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Jewish food

Zahav: Michael Solomonov Presents the Diverse Flavors of Israel

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When it comes to Israeli food, sublime is usually simple. Take Shakshouka for example. I first tasted Shakshouka one summer on a family vacation. My sister had invited her Israeli neighbors to join us and after a few days of our cooking, our guests said they wanted to cook us the quintessential Israeli dish. We had no idea what that might be. Our culinary heritage was limited to the Eastern European Jewish dishes we had grown up with such as chicken soup with matzo balls, and a few well-known Middle Eastern foods—chopped salad, falafel and hummus. We were surprised when the kitchen started releasing the fragrance of sautéing onions, garlic and peppers and they brought to the table a huge…

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This ain’t your mother’s Rosh Hashanah menu — but she’ll love it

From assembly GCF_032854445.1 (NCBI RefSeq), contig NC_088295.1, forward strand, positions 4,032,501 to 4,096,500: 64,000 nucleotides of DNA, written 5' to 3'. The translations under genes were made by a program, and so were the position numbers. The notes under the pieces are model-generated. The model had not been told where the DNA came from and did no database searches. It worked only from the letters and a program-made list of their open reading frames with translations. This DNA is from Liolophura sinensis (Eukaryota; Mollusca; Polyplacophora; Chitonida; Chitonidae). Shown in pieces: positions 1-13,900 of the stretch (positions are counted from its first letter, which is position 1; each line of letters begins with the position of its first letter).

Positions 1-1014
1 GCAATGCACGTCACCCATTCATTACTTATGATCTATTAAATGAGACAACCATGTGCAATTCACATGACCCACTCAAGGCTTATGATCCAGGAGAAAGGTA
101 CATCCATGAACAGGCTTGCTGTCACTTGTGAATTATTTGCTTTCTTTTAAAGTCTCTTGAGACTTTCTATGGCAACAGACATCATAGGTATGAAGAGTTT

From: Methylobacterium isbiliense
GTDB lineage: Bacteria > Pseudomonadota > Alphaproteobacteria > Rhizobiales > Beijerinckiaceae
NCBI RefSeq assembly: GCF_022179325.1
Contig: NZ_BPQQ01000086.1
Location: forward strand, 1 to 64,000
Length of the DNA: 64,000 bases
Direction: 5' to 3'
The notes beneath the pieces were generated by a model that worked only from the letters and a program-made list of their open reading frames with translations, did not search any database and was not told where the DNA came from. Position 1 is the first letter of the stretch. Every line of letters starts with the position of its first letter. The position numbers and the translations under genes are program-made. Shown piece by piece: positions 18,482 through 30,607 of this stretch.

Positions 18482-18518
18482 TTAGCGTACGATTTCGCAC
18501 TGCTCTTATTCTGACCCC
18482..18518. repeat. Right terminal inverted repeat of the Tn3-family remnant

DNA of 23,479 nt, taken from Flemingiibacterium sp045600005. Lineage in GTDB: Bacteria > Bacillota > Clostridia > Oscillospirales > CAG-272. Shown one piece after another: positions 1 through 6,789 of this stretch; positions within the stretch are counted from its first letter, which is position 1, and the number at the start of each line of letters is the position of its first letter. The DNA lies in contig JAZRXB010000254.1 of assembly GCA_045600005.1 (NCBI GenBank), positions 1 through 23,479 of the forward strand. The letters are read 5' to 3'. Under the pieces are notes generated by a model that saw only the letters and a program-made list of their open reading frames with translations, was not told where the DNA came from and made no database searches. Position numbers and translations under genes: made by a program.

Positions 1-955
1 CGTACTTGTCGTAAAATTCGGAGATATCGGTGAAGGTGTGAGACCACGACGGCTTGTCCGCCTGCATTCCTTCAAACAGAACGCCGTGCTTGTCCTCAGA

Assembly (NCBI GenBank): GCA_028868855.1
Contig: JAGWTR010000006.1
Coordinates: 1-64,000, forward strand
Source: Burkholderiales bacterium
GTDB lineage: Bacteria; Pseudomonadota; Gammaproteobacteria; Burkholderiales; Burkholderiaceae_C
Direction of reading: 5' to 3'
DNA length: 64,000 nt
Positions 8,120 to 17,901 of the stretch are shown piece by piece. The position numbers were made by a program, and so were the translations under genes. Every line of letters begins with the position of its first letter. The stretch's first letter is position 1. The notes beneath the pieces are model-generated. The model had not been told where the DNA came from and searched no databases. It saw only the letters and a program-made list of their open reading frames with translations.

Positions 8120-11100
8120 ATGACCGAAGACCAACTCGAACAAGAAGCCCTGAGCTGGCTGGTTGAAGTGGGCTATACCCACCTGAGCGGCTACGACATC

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What’s cooking for Rosh Hashanah this year? Will it be Bubby’s famous brisket, cooked for hours until it’s falling to pieces? Tsimmes, the traditional stew of sweet carrots and dried fruit? Or maybe you’ll venture into something completely different? I asked my food writer pal Ronnie Fein what she’s serving this year. Her previous books include Hip Kosher (175 Easy-to-Prepare Recipes for Today’s Kosher Cooks) (DaCapo), and she’s a columnist for The Jewish Week. Fein’s new book, The Modern Kosher Kitchen: More than 125 Inspired Recipes for a New Generation of Kosher Cooks (Fair Winds Press, 2014) is full of innovative kosher recipes that reflect the way we want to eat today—plenty of veggies and grains and flavor profiles from…

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